The opening reception attracted 1100 friends and supporters of the Center, including the Honorable Joan Specter, who serves as Director of Major Grants for the Center, and her husband, Senator Arlen Specter.  Mayor Bob Johnson, of Asbury Park, New Jersey, was also in attendance and greeted the guests from the bandstand.

The B Street Band entertained party-goers with rousing Springsteen renditions, and the food was typical boardwalk-seashore variety, including hot dogs, pop corn, cotton candy, and hamburgers.

More after the jump.


The Honorable Joan Specter, Director of Major Gifts at the Center, and her husband Senator Arlen Specter, admire some of the extraordinary photos of Springsteen included in the exhibit.

“It is fitting that the Center – the only museum dedicated to America’s constitutional freedoms – is the first and only venue in the nation to host this exhibition from the Rock and Roll Hall of Fame and Museum,” said National Constitution Center President and CEO David Eisner.  “We are certain that our visitors, from the most devoted Springsteen fans to those experiencing his music for the first time, will be inspired by his commitment to illuminating the struggles and triumphs of `We the People.'”

“I worked very closely with Bruce and his organization to put this exhibit together,” said Jim Henke, vice president of exhibitions and chief curator at the Rock and Roll Hall of Fame and Museum.  “It’s a comprehensive look at Bruce’s entire career and contains numerous items that have never been seen by the public.  The exhibit was a huge hit when it was at the Rock and Roll Hall of Fame, and I am very happy that even more people will be able to see it now that it’s at the National Constitution Center.”

From Asbury Park to the Promised Land takes a comprehensive look at Springsteen’s career and catalog, from such early bands as Child, the Castiles and Steel Mill through his work with the E Street Band and as a solo artist.  Throughout the 5,000-square-foot exhibition, visitors will have the rare opportunity to view more than 150 items, including:


Robin and David Alpher were among the 1100 people enjoying the opening beach party for the Springsteen exhibit, on loan from the Cleveland Rock and Roll Hall of Fame Museum.

  • Family photos of Springsteen’s childhood in Asbury Park, N.J.
  • Scrapbooks containing newspaper clippings, photos and handbills from Springsteen’s early music endeavors
  • Handwritten lyrics from all phases of Springsteen’s career
  • Saxophone used by the late Clarence Clemons to play the solo in “Jungleland” from Born to Run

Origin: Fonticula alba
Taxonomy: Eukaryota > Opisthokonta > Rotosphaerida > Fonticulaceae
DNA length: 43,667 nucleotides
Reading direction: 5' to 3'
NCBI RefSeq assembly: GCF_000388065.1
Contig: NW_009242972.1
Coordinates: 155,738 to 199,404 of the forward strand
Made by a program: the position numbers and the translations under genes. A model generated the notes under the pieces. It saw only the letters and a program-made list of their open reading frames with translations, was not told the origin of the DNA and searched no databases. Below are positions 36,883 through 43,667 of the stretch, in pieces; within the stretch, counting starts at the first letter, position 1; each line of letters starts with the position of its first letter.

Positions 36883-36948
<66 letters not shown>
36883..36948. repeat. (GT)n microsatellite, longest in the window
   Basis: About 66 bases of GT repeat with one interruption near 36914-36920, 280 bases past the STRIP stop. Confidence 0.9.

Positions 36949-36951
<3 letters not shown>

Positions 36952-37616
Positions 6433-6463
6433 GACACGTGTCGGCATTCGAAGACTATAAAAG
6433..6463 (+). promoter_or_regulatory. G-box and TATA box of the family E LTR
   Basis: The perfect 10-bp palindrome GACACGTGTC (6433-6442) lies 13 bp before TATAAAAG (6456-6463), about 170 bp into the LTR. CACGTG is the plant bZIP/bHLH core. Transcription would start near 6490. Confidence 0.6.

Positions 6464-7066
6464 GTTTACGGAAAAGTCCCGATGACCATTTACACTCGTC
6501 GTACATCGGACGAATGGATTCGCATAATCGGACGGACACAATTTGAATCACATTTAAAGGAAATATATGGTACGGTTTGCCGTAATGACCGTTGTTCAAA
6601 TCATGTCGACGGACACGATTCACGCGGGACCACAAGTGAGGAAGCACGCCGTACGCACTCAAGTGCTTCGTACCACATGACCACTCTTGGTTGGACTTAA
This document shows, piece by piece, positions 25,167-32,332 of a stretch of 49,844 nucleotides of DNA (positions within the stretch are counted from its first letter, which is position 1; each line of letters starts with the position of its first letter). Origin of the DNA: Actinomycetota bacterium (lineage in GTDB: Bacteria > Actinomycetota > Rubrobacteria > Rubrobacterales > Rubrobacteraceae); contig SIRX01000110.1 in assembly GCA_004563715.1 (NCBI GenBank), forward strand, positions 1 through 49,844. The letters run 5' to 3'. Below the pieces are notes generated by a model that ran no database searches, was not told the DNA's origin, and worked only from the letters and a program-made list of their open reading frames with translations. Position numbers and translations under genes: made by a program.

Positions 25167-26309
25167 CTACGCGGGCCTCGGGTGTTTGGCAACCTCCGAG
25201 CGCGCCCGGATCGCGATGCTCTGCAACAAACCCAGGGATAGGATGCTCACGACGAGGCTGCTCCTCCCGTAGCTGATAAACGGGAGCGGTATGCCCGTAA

• Springsteen’s 1960 Chevrolet Corvette
  • Springsteen’s Fender Esquire from the cover of Born to Run
  • The outfit Springsteen wore on the cover of Born in the U.S.A.
  • Springsteen’s 1993 Academy Award for Best Original Song for “Streets of Philadelphia”

The exhibition also features several listening stations where visitors can hear never-before-released songs by the Castiles; Springsteen’s successful 1972 audition for Columbia Records; and interviews with Springsteen on topics such as his songwriting process, his first recording session, and some of his best known albums.  Video footage throughout the exhibition includes archival performances, an edited version of Wings for Wheels: The Making of Born to Run, and clips of Springsteen’s appearance on MTV Unplugged in 1992.

To complement the exhibition, the Center’s public programming staff is developing a variety of interactive programs and activities for students, teachers and families about the importance of free expression.  The Center also is planning a series of special events celebrating the music of Bruce Springsteen.


Celia Feinstein (third from the right), director of Temple University’s Institute on Disabilities, brought her colleagues along who love Springsteen’s music.

Admission to From Asbury Park to the Promised Land: The Life and Music of Bruce Springsteen is $24.50 for adults, $23 for seniors and students and $12 for children ages 4-12.  Group rates also are available.  Admission to the Center’s main exhibition, The Story of We the People, including the award-winning theater production Freedom Rising, is included.  For ticket information, call 215.409.6700 or visit www.constitutioncenter.org.

CBS 3 and The CW Philly are the local media partners for the exhibition.  CBS 3 (KYW-TV) and The CW Philly 57 (WPSG-TV) are part of CBS Television Stations, a division of CBS Corporation.

Photo Credit: Bonnie Squires.


Bob and Sybie Brassler paid tribute to the rock and roll music icon.

Herschel and Betsy Richman enjoy the Asbury Park-like treats at the opening reception, while enjoying the sounds of Springsteen’s rock and roll hits.

Senator Specter’s Final Remarks in the United States Senate

Today, U.S. Senator Arlen Specter (D-PA) delivered the final floor statement of his Senate career.

This is not a farewell address, but rather a closing argument to a jury of my colleagues and the American people outlining my views on how the Senate – and with it, the Federal Government — arrived at its current condition of partisan gridlock, and my suggestions of where we go from here on that pressing problem and key issues of national and international importance.

To make a final floor statement is a challenge.  The Washington Post noted the poor attendance at my colleagues’ farewell speeches earlier this month.  That is really not surprising since there is hardly anyone ever on the Senate floor.  The days of lively debate with many members on the floor are long gone.  Abuse of Senate rules has pretty much stripped senators of the right to offer amendments.  The modern filibuster requires only a threat and no talking.  So the Senate’s dominant activity for more than a decade has been the virtually continuous drone of the quorum call.